How much can Obama squeeze Putin?
Last week was the biggest news week of the year. Israel invaded Gaza. A passenger jet was shot down, almost certainly by Vladimir Putin's shadow army in Eastern Ukraine. And thanks to a Friday night news dump, the event with probably the greatest long-term impact on us largely escaped attention. That would be the kicking of the can down the road on nuclear talks between Iran, the U.S., and five other world powers.
All of these events are connected in a dangerous and potentially destabilizing way. Twenty-four hours after the Malaysia Airlines jet with at least one American passenger was downed, a grim-faced President Obama came into the White House briefing room to declare it an outrage. Obama, who jacked up sanctions on the Russians the day before the downing of Flight 17, said even more sanctions on Moscow may be in the cards.
Make no mistake about who did this. The missile that knocked the plane down came from territory controlled by Putin's henchmen. The same goons who bragged three weeks ago about having such missiles, and who were heard on radio intercepts Thursday (thanks NSA!) saying they just shot down a plane. Obama is right: The Russians need to be punished.
But here's the problem. Obama has made a nuclear deal with Iran his number one foreign policy goal. But to get Iran to halt its efforts to develop a nuclear weapon, he needs help, on some level, from the Russians. How far can Obama squeeze Putin on Ukraine when he needs his cooperation on Iran?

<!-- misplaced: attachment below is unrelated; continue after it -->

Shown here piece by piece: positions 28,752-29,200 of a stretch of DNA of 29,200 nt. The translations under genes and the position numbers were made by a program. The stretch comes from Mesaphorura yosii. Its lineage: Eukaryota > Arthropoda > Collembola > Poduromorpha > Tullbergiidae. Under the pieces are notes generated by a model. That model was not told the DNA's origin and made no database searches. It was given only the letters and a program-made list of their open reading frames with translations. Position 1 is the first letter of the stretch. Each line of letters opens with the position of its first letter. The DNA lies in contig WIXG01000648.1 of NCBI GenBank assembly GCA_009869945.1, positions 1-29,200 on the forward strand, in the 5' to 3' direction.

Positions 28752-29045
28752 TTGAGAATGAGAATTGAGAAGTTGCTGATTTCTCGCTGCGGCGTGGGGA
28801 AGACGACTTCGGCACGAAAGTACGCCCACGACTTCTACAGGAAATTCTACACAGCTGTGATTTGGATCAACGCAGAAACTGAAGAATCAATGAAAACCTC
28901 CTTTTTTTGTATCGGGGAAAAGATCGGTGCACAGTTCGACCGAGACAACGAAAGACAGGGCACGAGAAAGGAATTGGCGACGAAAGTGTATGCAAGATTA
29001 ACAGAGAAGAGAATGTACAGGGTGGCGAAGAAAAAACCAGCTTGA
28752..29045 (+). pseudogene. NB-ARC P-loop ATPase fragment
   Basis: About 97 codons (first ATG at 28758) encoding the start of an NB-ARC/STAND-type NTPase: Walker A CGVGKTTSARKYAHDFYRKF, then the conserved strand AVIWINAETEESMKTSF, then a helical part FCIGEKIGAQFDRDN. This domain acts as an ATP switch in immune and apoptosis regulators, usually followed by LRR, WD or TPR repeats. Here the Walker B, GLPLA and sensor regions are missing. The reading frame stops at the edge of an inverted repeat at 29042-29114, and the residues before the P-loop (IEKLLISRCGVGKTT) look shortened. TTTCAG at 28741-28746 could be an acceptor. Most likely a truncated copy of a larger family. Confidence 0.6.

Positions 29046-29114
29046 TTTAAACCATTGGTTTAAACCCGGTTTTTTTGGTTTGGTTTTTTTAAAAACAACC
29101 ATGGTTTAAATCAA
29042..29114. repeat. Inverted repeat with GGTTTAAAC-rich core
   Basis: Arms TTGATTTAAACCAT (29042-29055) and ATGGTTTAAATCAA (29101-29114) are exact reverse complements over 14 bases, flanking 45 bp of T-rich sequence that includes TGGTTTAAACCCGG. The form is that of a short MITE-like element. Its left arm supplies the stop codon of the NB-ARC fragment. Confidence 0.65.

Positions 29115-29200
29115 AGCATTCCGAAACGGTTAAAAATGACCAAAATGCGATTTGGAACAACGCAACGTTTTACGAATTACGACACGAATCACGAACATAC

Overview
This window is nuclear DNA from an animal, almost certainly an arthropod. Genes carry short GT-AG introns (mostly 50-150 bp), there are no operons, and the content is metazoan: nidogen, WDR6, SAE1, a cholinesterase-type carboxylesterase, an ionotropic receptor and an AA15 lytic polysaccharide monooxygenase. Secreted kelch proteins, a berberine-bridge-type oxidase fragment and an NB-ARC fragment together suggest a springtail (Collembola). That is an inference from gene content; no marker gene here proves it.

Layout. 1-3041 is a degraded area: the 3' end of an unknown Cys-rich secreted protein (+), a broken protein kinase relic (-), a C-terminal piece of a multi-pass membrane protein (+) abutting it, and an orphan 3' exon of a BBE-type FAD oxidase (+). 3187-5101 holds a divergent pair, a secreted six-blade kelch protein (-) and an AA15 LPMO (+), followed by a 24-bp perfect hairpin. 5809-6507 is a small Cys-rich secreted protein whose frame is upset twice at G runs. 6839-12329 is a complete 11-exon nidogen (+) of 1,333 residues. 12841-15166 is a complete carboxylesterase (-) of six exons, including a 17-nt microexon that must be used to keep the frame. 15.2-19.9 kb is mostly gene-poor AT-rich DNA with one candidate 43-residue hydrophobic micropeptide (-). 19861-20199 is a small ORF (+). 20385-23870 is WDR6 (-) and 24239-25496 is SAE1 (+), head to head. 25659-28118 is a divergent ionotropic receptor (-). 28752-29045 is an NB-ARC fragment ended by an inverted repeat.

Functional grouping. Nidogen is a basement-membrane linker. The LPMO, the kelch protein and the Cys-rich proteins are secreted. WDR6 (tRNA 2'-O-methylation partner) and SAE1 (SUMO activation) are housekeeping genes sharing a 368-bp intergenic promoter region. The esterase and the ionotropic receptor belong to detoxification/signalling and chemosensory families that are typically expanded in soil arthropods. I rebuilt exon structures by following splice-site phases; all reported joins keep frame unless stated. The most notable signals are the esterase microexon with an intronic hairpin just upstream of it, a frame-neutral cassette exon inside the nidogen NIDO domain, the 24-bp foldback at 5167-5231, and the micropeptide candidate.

The Russians have minimal incentive to cooperate. They have big commercial interests in Iran — billions of dollars are at stake in oil and gas deals, and nuclear reactors (to produce electricity, Moscow and Tehran claim). Both Russia and Iran have been hit by American sanctions, their economies are struggling, and they need each other.
It's noteworthy that after Obama and Putin spoke on Thursday (Putin told the president he's unhappy about the new sanctions), Putin made anther call, to Iranian President Hassan Rouhani. "Mr. Putin and Mr. Rouhani exchanged views on the state of talks on Iran's nuclear program," the Kremlin press release said. "The two leaders also examined bilateral cooperation matters of mutual interest, including joint projects in the oil and gas sector and in peaceful nuclear energy."
Putin is in prime position here to gum up the works — he can influence the course of these nuclear talks with Iran, slow them down, even derail them. If he can protect Russian business interests in Iran while sticking it to Obama, why wouldn't he?
So far he hasn't, at least not that much. Iran has made nuclear concessions in the past year and Russia has assisted in the removal of chemical weapons from its other Mideast ally, Syria — easing at least one of many ongoing threats to Israel. Still, Syrian butcher Bashar al-Assad — supported by Hezbollah, which is supported by Iran, which is supported by Russia — is still in power. At the top of this hideous food chain, behind the red-brick walls of the Kremlin, is Putin himself. If he decides that he's being pushed too far by Obama, this type of cooperation could evaporate in a hurry. He can squeeze us on Iran, and he can increase the regional threat to Israel.
For all of Obama's talk, he knows this. The world is vastly less stable today than a week ago, and it was less stable a week ago than it was six months ago. His choice: squeeze Putin, punish him over Ukraine and contain him, Cold War style — or somehow get him to help on Iran. He really can't have it both ways.